Euro Area: Business activity expands at fastest pace in 21 years in July amid easing restrictions and sustained price pressures
The flash Eurozone Composite Purchasing Managers’ Index (PMI), produced by IHS Markit, rose to 60.6 in July from 59.5 in June amid a further removal of restrictions and sustained progress on the vaccination front. Therefore, the index moved further above the 50-threshold that distinguishes expanding from contracting activity in the private sector.
In July, the services sector moved further into expansionary territory, as activity increased at the fastest pace in 15 years and new orders recorded the strongest rise since July 2007 amid the further easing of social distancing measures. Meanwhile, the manufacturing sector continued to expand strongly, albeit at a somewhat softer pace than in June due to protracted shortages of inputs. Additionally, firms continued to add jobs at a sharp pace.
On the price front, input costs increased at a near-record pace, with costs for manufacturing companies surging at the fastest pace on record amid protracted supply disruptions and robust demand. In turn, output prices rose at a marginally softer pace than June’s record high amid a steep rise in backlogs of uncompleted work. Lastly, business optimism dropped to a five-month low likely due to the spread of the delta variant.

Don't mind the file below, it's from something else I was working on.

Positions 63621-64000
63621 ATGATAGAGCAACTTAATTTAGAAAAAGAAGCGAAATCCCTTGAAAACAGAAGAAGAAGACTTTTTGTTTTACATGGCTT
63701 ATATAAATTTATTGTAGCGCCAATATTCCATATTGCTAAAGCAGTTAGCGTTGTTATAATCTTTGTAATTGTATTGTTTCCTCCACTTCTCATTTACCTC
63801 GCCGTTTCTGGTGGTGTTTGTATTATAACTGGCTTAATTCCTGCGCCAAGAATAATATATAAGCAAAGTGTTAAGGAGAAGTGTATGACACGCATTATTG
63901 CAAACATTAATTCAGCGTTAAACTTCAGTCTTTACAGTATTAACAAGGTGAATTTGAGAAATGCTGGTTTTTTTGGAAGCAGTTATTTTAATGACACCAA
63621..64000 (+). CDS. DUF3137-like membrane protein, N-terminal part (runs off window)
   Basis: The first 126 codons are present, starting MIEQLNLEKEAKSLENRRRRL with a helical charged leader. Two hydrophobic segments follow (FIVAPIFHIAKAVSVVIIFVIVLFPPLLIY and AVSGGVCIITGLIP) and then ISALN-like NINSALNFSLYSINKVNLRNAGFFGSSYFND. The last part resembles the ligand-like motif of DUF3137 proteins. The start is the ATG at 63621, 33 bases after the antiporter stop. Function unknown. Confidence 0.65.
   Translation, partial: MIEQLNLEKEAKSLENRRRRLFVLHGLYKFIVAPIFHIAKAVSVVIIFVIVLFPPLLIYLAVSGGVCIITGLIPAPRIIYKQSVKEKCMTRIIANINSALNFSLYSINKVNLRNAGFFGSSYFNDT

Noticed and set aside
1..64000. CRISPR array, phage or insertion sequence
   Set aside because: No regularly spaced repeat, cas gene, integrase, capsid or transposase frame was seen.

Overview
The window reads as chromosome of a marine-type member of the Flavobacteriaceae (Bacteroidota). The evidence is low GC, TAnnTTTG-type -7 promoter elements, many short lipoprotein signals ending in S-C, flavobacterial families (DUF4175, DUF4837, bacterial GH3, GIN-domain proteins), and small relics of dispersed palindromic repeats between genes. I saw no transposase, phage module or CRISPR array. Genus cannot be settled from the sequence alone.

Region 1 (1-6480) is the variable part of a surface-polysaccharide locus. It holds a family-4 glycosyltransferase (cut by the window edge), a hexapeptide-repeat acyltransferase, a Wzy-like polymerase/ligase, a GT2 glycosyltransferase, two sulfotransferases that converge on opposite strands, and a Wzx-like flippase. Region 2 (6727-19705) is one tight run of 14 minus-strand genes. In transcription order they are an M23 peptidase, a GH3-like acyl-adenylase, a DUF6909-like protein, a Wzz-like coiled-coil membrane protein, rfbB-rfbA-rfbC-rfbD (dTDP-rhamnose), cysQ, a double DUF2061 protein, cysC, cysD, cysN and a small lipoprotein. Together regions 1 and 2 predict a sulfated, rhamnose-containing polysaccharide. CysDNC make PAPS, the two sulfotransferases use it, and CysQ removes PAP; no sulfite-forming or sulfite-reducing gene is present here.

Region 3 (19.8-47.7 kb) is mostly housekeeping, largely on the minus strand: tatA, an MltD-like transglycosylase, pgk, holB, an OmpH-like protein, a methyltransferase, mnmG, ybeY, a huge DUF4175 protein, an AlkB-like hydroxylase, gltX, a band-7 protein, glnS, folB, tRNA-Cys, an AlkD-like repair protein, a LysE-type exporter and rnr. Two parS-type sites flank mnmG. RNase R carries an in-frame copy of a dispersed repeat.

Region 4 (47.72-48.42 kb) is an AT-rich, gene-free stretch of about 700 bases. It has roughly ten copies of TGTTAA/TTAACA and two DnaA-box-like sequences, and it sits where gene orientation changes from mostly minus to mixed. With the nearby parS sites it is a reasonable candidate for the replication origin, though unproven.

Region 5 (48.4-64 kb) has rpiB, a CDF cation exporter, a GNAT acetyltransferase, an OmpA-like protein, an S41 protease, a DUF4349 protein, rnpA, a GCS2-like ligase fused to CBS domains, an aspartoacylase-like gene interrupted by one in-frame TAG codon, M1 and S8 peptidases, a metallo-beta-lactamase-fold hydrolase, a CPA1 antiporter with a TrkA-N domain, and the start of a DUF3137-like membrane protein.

Assessing the Eurozone’s two largest economies, growth in business activity accelerated in Germany, while it moderated in France.
Commenting on the release, Chris Williamson, chief business economist at IHS Markit, said:
“Supply chain delays remain a major concern for manufacturing, constraining production and pushing firms’ costs higher. These higher costs have led to a near record increase in average selling prices for goods and services, which is likely to feed through to higher consumer prices in coming months.”
Meanwhile, Bert Colijn, Eurozone senior economist at ING, stated:
“Better than expected PMIs confirm the strong rebound expected for 3Q, as reopening services make up for the slight decline in manufacturing output due to supply chain problems. Inflation pressures persist, forcing a dovish ECB to remain on its toes for the autumn meeting.”